Kayli Levitan and Max Pazak of M&C Saatchi Abel have created 'The Street Store', described as the world's first rent-free, premise-free and free 'pop-up store' for the homeless.
The pop-up stores is created by hanging up specially designed posters in a busy street where people can donate clothing and the homeless can then browse through them and choose what they need. It gives the homeless a genuine shopping experience with dignity.
"What struck us about this idea and why we rallied behind it, was because the concept gives opportunity to the giver and dignity to the receiver. When sharing this initiative with our chairman, Thandi Chaane, it also resonated with her. She pointed out that it was a great example of living up to Madiba's legacy of restoring human dignity and taking ownership of the country's challenges," says Mike Abel, chief executive partner of M&C Saatchi Abel.
He adds that very often people will just drop a big black bag of old clothes off somewhere and they do not really know what will happen to it. For homeless people, they often have to just take what they can get, regardless of whether or not it fits, whether or not they like the colour, or whether or not the shoe fits... it makes no difference.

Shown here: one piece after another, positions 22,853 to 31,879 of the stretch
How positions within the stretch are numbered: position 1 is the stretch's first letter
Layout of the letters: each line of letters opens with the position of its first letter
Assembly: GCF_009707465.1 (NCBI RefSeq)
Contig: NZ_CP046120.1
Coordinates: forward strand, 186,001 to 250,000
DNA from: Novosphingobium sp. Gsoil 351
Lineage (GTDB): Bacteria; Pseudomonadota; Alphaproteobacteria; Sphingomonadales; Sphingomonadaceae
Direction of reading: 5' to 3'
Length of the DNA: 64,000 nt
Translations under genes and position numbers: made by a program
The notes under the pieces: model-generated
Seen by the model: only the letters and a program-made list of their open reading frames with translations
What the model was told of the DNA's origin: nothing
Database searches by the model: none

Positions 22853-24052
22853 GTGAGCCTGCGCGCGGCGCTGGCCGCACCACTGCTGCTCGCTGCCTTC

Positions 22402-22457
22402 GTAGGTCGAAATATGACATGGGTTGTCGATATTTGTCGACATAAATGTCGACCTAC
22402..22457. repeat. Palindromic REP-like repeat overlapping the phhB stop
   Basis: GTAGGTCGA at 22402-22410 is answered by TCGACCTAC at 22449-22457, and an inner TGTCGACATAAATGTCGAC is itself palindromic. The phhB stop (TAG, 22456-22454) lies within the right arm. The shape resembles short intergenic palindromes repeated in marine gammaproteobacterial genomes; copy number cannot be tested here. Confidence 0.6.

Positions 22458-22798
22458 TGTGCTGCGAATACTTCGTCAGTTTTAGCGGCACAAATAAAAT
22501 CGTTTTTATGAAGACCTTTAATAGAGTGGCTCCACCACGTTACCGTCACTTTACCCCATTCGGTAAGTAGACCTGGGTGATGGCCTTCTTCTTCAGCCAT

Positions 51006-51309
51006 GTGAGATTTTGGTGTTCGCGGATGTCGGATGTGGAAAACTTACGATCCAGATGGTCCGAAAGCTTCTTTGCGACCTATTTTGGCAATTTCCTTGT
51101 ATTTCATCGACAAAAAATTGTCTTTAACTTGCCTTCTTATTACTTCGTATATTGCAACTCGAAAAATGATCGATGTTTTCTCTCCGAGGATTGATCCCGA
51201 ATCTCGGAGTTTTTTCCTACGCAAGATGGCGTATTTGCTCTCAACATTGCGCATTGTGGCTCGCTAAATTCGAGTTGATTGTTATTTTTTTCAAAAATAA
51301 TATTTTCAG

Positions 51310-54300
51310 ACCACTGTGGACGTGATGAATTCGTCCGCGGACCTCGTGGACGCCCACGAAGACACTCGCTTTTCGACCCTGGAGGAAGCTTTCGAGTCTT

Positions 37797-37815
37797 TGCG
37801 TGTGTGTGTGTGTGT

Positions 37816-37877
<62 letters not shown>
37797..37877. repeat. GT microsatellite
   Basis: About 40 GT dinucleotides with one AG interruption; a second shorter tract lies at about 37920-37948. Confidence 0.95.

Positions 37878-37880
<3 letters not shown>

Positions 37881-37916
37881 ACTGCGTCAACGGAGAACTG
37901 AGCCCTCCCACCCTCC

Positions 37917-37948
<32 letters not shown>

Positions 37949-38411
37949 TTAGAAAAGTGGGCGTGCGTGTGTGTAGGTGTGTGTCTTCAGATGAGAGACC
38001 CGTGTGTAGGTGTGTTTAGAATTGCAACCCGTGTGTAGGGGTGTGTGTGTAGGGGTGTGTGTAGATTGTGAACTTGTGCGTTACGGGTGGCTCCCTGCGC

Global, local media coverage
To date two successful Street Stores have taken place in Cape Town with extensive local media and global media, such as Huffington Post and Bono's One Foundation, covering it. Jason Harrison, M&C Saatchi Abel's MD, Cape Town, points out that the media will play an important role in creating traction for the idea as it is a completely open-source concept that can be owned by individuals world-wide. He further comments that the ready-to-use poster artwork can be downloaded online to assist individuals in merchandising the donated clothes.
"Over and above many requests to host Street Stores in South Africa, numerous requests have come from all over the world including Africa, US, UK and India. It shows that identifying ideas that connect people and tap into a key insight galvanises positive reactions and engagement. In this instance, it was connecting and bridging the gap between those that have and those that don't, while still recognising that it is more powerful when it is done in a way that gives dignity to both the giver and the receiver," says Gordon Ray, M&C Saatchi Abel's executive creative director, Cape Town.
"The idea was also so powerful because it bridged two realities using a simple, easy-to-implement and cost effective medium. It brought two worlds together on a simple poster. This was influenced by the fact that company and its offices around the world are founded on the principle of 'brutal simplicity'. 'Brutal Simplicity of Thought' is more than a philosophy; it lies at the centre of everything we do."
Posters in other languages
The company is taking this so seriously that it has started translating the posters into other languages so that people from different spheres of the world are able to take the idea and make it their own.
For more information, go to http://thestreetstore.org
Posted on 12 Feb 2014 09:05